Harnessing the Power of Daily Light Exposure: Insights from Dr. Andrew Huberman

May 21, 2023

Explore the science-backed benefits of Daily Light Exposure (DLE) with insights from neuroscientist Dr. Andrew Huberman.

For neuroscientist Dr. Andrew Huberman, starting the day right involves stepping outside into the morning sunlight.

This seemingly simple act, known as Daily Light Exposure (DLE), has profound implications for our health and well-being.

Contrary to our habits of reaching for our phone first thing, Dr. Huberman stresses the importance of outdoor light, which provides the necessary brightness to stimulate a cortisol spike for optimal alertness and sleep regulation.

Dr. Huberman advocates for the benefits of DLE, emphasizing the impact of light energy or photons on our eyes. The idea isn't to directly stare at the sun, but to look towards it, particularly when the sun is low in the sky. It's fine to blink, and even on overcast days, exposure to outdoor light is beneficial.

A vital detail about this practice is to do it without sunglasses. Eyeglasses and contact lenses are fine, especially if they have UV protection, as the multitude of light wavelengths from the sun is bright enough to trigger necessary physiological mechanisms. To maximize the benefits, ideally, one should step outside within the first hour of waking.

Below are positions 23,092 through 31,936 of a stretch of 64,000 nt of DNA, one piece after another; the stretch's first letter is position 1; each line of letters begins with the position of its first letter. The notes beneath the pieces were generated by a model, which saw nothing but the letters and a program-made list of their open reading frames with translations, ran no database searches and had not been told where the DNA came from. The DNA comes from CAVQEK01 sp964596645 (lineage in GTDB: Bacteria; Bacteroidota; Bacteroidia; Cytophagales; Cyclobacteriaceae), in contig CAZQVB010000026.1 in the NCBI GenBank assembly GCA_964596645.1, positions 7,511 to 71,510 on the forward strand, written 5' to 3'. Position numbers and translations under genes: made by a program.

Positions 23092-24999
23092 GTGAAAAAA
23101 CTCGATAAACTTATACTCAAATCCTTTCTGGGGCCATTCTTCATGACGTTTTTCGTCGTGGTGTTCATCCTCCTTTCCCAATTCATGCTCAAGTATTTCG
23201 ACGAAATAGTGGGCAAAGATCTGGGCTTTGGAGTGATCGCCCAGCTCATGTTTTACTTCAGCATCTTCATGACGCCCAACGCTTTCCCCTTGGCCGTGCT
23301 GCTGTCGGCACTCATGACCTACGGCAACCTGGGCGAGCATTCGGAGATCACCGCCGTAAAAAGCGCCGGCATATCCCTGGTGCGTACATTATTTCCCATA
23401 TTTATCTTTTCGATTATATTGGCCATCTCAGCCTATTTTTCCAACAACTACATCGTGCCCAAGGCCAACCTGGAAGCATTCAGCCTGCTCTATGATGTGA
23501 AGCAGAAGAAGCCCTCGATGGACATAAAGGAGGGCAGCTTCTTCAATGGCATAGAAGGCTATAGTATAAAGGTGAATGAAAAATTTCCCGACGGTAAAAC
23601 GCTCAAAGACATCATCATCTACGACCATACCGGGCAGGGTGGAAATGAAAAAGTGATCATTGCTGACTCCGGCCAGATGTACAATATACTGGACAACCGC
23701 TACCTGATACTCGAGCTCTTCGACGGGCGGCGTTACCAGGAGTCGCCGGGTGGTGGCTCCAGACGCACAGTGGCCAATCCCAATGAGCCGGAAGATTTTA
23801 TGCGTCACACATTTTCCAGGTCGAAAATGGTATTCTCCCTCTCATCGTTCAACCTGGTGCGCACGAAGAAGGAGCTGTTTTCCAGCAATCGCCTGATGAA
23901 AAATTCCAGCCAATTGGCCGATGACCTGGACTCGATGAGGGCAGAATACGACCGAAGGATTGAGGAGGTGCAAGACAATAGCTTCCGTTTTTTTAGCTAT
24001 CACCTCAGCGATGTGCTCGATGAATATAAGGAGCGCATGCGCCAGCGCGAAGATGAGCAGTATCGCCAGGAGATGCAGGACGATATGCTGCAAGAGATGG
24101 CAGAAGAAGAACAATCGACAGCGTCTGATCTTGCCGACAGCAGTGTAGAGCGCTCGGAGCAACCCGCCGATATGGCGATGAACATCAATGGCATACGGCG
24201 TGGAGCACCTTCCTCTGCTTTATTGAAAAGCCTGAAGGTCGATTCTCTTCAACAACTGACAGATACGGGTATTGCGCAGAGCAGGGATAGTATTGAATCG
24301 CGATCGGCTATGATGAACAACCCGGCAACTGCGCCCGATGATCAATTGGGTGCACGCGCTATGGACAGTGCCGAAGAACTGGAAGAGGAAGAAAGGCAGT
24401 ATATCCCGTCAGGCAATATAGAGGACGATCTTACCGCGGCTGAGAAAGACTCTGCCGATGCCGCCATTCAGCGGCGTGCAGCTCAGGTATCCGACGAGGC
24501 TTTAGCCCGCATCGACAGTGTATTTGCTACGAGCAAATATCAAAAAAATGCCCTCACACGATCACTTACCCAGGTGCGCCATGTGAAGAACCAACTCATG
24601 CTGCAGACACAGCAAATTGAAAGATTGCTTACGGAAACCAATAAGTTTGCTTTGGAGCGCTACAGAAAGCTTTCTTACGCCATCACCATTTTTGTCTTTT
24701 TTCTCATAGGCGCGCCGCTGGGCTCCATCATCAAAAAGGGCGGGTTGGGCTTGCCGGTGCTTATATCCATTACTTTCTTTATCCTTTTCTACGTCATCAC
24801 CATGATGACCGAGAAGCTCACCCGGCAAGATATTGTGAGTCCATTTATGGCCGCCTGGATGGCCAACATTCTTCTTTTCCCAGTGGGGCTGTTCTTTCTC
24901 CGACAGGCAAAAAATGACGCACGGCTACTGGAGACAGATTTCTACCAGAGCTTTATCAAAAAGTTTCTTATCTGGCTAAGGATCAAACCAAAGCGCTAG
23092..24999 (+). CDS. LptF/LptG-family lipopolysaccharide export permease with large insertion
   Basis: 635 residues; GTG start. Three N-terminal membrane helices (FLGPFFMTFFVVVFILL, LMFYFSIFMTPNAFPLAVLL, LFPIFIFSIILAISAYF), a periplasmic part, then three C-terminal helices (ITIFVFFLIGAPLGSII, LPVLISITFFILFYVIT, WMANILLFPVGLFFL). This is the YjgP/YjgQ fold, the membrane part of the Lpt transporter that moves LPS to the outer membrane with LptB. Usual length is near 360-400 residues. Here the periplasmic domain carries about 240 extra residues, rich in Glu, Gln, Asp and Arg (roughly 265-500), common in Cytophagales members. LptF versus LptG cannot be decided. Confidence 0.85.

Why is this practice so critical?

According to Dr. Huberman, the benefits of DLE are firmly grounded in our physiology. Morning sunlight exposure is the most powerful stimulus for wakefulness during the day and has a significant positive impact on our ability to fall and stay asleep at night.

Specific conditions to consider

For those waking up before the sun, artificial lights can provide a temporary solution. However, once the sun rises, natural sunlight becomes imperative for optimal benefits. Artificial light does not suffice to trigger the necessary wake-up mechanisms in our bodies and, conversely, can disrupt sleep if exposed to it late at night or in the middle of the night.

How much DLE do we need?

On clear days, about five minutes of sun exposure should suffice, whereas on cloudy days, this might extend to around ten minutes. For heavily overcast or rainy days, aim for up to 20 or 30 minutes of exposure. However, these are general guidelines and might vary depending on individual sensitivities and geographical locations.

Key takeaway:

Daily Light Exposure is not a luxury but a necessity for optimal health. As Dr. Andrew Huberman emphasizes, this isn't about 'woo biology', but is grounded in solid physiological principles that can have a dramatic impact on our everyday lives.

Get outside, embrace the light, and let your body reap the benefits.